• Azoles (ketoconazole, fluconazole)
          • Anti-epileptic drugs: Carbamazepine, phenobarbital, phenytoin
          • Cholestyramine, etomidate, rifampin.
          • Thyroid hormone (initiation of thyroxine therapy in a patient with undiagnosed hypoadrenalism)
    2. Acute failure of HPA axis
      • Acute pituitary failure
        • Pituitary apoplexy: It is an acute clinical condition caused by either hemorrhagic or non-hemorrhagic necrosis of the pituitary gland. Clinical presentations include thunderclap headache, visual deficit, ophthalmoplegia, altered mental status and hypopituitarism.  
          • Pituitary necrosis/bleeding (Sheehan syndrome) often postpartum.
          • Tumors (pituitary adenoma or primary brain tumors with local invasion of pituitary)
          • Trauma or complication of neurosurgery.
      • Acute adrenal gland failure
        • Waterhouse-Friderichsen syndrome (adrenal infarction due to disseminated intravascular coagulation).
        • Checkpoint-inhibitor immunotherapy for cancer may cause acute failure of the adrenal and/or pituitary gland *.

Clinical presentation

Adrenal crisis is the most severe manifestation of adrenal insufficiency, but it may share signs and symptoms with milder hypoadrenal states (table below). Most patients with adrenal insufficiency are initially incorrectly diagnosed due to the non-specificity of their signs and symptoms.

The spectrum of severity of adrenal insufficiency is shown below.

Clinical definition of adrenal crisis

  • There is no universally accepted definition of an adrenal crisis *. The pragmatic definitions of adrenal crisis have generally been adopted as *
    1. Acute deterioration in health status associated with absolute hypotension (SBP <100 mm Hg) or relative hypotension (SBP ≥20 mm Hg lower than usual), and
    2. Marked resolution within 1-2 hours of IV steroid administration.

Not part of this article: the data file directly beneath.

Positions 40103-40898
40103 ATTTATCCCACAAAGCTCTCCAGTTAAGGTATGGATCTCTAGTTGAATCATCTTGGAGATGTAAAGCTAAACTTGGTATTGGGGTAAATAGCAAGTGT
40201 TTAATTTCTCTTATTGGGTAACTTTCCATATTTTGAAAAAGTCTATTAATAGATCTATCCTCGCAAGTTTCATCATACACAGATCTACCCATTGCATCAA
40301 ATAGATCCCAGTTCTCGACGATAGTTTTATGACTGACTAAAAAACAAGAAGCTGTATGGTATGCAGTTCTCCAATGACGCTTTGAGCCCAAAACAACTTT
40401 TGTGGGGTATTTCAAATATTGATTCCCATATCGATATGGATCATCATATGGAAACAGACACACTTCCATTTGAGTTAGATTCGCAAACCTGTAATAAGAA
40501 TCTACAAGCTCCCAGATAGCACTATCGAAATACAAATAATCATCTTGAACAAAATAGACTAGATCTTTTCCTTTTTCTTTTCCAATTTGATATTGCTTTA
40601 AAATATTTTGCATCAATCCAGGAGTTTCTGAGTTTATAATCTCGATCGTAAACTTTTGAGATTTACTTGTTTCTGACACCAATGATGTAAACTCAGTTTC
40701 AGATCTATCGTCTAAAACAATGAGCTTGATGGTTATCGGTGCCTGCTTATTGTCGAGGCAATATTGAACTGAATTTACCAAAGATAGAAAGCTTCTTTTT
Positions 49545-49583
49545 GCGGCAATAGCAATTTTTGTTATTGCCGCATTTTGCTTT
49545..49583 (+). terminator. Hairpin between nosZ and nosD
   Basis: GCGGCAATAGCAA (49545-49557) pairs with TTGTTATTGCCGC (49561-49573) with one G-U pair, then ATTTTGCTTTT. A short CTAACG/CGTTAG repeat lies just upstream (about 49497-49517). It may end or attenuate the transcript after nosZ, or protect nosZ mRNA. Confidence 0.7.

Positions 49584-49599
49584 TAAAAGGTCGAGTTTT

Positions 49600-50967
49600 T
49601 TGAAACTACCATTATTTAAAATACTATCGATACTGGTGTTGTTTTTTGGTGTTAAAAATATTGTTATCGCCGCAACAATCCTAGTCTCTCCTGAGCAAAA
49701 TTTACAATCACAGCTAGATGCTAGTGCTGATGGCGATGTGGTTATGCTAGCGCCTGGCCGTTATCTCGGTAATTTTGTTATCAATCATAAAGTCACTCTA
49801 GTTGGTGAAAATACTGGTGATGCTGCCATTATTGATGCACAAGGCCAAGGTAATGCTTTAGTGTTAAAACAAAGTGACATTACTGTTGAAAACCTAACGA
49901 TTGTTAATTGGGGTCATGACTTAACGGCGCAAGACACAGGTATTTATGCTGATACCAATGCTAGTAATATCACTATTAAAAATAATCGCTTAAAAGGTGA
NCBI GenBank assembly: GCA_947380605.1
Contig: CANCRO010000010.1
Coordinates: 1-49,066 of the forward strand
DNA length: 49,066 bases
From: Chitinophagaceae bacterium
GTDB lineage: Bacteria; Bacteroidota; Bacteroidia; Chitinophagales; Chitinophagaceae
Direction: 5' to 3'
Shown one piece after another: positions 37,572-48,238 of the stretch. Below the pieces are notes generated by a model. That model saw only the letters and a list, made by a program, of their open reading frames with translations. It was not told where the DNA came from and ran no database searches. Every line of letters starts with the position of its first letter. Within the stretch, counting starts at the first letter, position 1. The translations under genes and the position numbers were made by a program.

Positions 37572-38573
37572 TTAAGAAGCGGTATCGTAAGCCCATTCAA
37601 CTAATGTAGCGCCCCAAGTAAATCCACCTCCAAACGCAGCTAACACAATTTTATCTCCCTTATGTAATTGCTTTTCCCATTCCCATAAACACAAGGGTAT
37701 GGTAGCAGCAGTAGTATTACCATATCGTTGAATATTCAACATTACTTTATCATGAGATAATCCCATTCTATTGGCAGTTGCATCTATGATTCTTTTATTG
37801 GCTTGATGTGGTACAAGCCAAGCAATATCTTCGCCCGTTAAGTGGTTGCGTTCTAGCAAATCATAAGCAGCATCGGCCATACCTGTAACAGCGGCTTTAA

• 👉Note that steroid may play both a diagnostic and therapeutic role. When in doubt, steroid should be promptly started. If hemodynamic instability persists, then alternative etiologies should be sought.

 Cardinal manifestations of adrenal crisis

  • Hemodynamic compromise (90%)
    • Hypotension: Adrenal crisis is characterized by persistent hypotension and vasodilatory shock despite fluid resuscitation and vasopressors.
      • Note that 50% of patients will not have hypotension prior to developing frank shock.
      • Hypotension is most likely contributed by aldosterone defficiency (leading to hypovolemia) as well as cortisol deficiency resulting to vasoplegia.
      • When hypotension ascribed to an adrenal crisis does not adequately respond to glucocorticoid administration, the coexistence of other illnesses associated with hypotension, such as sepsis, should be considered.
    • Tachycardia
    • Shock index (HR/SBP) >1
  • Fever (66%)
  • Nausea/vomiting (47%)
  • Abdominal pain and tenderness (86%)
    • 🛑Adrenal crisis can mimic abdominal sepsis, gasteroentritis or severe pancreatitis.

Less common signs and symptoms

  • Impaired consciousness: delirium, obtundation, coma (42%)
  • Features of the trigger of the crisis (e.g. infection, surgery, trauma).

Helpful clinical clues to the presence of chronic adrenal insufficiency

  • Cutaneous hyperpigmentation
    • This develops slowly and is seen only in primary adrenal insufficiency *.
      • Low cortisol levels in primary adrenal insufficiency drives more ACTH secretion (HPA axis) in an attempt to stimulate the adrenal gland to make more cortisol (↓Cortisol, ↑ACTH levels)
      • Notably, ACTH is a precursor in the production of melanin. The body therefore converts the excess ACTH into melanin, causing the hyperpigmented skin.
      • Hyperpigmentation specially involves the sun-exposed area and flexural regions (palmar creases, knuckles, elbows). Patients often have patchy hyperpigmentation of oral mucosa (figure below)
  • History of chronic fatigue, anorexia, vomiting, postural dizziness, and weight loss.

Hypopigmentation of Addison’s disease

Laboratory findings

The following laboratory abnormalities may serve as useful clues, but they cannot be used to exclude adrenal insufficiency, especially in critically ill patients with  multiple coexisting electrolytic disorders.

  • Cell count
    • Physiologic stress normally stimulates cortisol production, which decreases the eosinophil and lymphocyte counts. In a patient under physiologic stress (e.g. clinical shock), adrenal insufficiency is suggested by either of the following:
      • Normal or ↑eosinophil counts (e.g. an absolute eosinophil count >300 uL) *.
      • Relative or absolute lymphocytosis.